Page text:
This is part 2, the continuation of part 1. You can read part one HERE.
Options for Skilled workers
According to the Home Office guidance, the points-based system will provide simple, effective and flexible arrangements for skilled workers from around the world to come to the UK through an employer-led system.
The new system will have the key elements from the old one.
The applicants will need:
- To have a skill level job offer from an approved sponsor;
- To speak English at the level of B2;
- To have a salary above £25,600 per year (gross).
The applicants will be able to ‘mix and match’ requirements such as their specific job offer and qualifications against a salary lower than the minimum wage or the ‘going rate’ in their field.
The New Mix and Match Points Based System
Under this employer-led system worker will need to score 70 points to succeed. You can ‘mix and match’ (trade) specific job requirements. So, which requirements can you trade?
|An offer of a job by an approved sponsor||No||20|
|Job at the appropriate skill level||No||20|
|Speaks English at the required level||No||10|
|Salary of £20,480 (minimum) – £23,039||Yes||0|
|Salary of £23,040 – £25,599||Yes||10|
|Salary of £25,600 or above||Yes||20|
|Job in a shortage occupation||Yes||20|
|Education qualification: PhD in a subject relevant to the job||Yes||10|
|Education qualification: PhD in a STEM subject (science, technology, engineering, and mathematics) relevant to the job||Yes||20|
With the new, more flexible points-based system:
- a university researcher with PhD (relevant to the job) (10 points)
- wishing to work on a salary of £24,040 (below the general minimum salary threshold) (10 points)
- can still succeed in their application, provided they have an appropriate skill level job offer (20 points)
- from an approved sponsor (20 points); and
- they can speak English at the required level (10 points).
As you can see from the example above, the application will be successful because our research will still score 70 points despite his low salary.
In 2019 the Home Office built a new home (Appendix W) for children of Tier 1 routes. So far, we’ve seen the birth of:
- the Start-Up route (daughter of Tier 1 Graduate (Entrepreneur))
- the Innovator route (daughter of Tier 1 (Entrepreneur)) and
- the Global Talent route (daughter of Tier 1 (Exceptional talent)).
It is a non-employer-led system.
From January 2021, the UKVI will extend the current Global Talent Route to EU citizens on the same basis as non-EEA citizens. Appendix W applicants do not need to score any points or have a job offer to enter the UK in this category. What they will need to have is an endorsement from a competent authority (recognised by the Home Office).
More Routes under Appendix W
There also plans to expend this system further to be more highly-skilled worker-friendly.
Unlike the new points-based system, because of the higher risks involved, there will be a limit on how many highly skilled applicant can enter the UK each year. However, the Home Office may remove the limit if the system proves to be effective and beneficial for the UK economy.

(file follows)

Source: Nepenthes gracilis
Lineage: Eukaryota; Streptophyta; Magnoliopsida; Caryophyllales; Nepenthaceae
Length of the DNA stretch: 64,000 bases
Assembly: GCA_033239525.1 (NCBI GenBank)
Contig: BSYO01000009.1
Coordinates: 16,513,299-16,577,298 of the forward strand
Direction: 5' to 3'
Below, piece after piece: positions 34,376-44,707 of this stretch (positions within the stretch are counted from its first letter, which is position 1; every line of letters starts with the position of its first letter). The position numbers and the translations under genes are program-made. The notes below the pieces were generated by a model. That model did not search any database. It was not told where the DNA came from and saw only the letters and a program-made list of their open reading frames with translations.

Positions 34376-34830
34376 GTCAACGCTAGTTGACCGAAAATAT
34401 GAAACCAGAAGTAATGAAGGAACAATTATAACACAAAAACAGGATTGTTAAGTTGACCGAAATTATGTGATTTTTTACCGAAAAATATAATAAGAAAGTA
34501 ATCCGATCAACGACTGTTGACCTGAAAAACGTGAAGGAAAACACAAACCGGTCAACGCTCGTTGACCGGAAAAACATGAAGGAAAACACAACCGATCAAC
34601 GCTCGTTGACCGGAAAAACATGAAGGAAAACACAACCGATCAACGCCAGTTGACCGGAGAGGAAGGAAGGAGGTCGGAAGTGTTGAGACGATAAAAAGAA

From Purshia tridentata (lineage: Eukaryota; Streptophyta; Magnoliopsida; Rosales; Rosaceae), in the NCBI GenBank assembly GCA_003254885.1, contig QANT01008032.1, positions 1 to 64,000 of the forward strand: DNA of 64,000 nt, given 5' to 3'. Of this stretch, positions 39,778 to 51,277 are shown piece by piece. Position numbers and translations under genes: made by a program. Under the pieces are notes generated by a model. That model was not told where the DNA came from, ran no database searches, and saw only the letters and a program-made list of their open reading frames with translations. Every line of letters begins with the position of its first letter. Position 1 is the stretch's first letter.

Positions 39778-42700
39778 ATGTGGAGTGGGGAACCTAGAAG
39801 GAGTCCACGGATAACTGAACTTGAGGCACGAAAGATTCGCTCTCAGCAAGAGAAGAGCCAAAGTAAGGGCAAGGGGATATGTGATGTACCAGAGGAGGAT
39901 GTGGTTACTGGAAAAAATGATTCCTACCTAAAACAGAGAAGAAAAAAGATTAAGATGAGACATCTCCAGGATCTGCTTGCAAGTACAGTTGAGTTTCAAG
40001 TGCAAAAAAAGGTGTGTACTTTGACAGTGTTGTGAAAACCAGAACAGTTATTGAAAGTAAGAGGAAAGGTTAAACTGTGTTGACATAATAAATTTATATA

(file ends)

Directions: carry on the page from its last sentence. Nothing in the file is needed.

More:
Given the relatively unsuccessfully implemented old Tier 1 route, the new route will take longer to launch. The Home Office confirmed that they want to learn from past experience. Also, the UKVI intends to ensure that the route does undermine the skilled worker route or create opportunities for abuse.
Rather unprecedently, in their guidance, the Home Office confirmed their intention not to implement a route for lower-skilled workers. The UKVI’s general idea behind introducing the new system is to reduce overall low-skilled worker numbers.
The Home Office expressed the need for the UK businesses to adapt and adjust to the end of free movement. This is because they don’t want to recreate the outcomes from free movement within the points-based system.
For this post-Brexit adaptation period to work, the Home Office advised employers to increase staff retention, productivity, and make a wider investment in technology and automation. Also, they suggested that over 3.2 million EEA citizens residing in the UK with settled or pre-settled status under the EUSS (with unrestricted rights to work in the UK) will provide the employers with flexibility to meet labour market demands.
However, there will still be some pilot scheme for seasonal workers in agriculture (up to 10,000 places). The UKVI has no intention of cancelling the Tier 5 (Youth Mobility Routes) (20,000 places).
It looks like the Tier 4 route will remain more or less the same. There is one excellent news for the students. From around summer next year, Home Office intends to introduce the new Graduate route, which will allow to remain students in the UK and to work or look for work for two years.
Everything new is well-forgotten old. We already had the Post-Study Work visa’ in 2004. It worked flawlessly. It is not clear why the UKVI cancelled this route in the first place. It is excellent that they reintroduce it again. It will allow the UK to retain the bright minds, which it trained via the Tier 4 route.
The Old Tier 5 and the New Tier 5
The old Tier 5 route will likely stay. From January 2021 these routes will become open to EU citizens as well.
Overall, the 2021 changes to UK Immigration system look optimistic and promising. If implemented gradually and correctly, it will benefit all concerned: the UK society, the UK economy, the overseas applicants and their family members.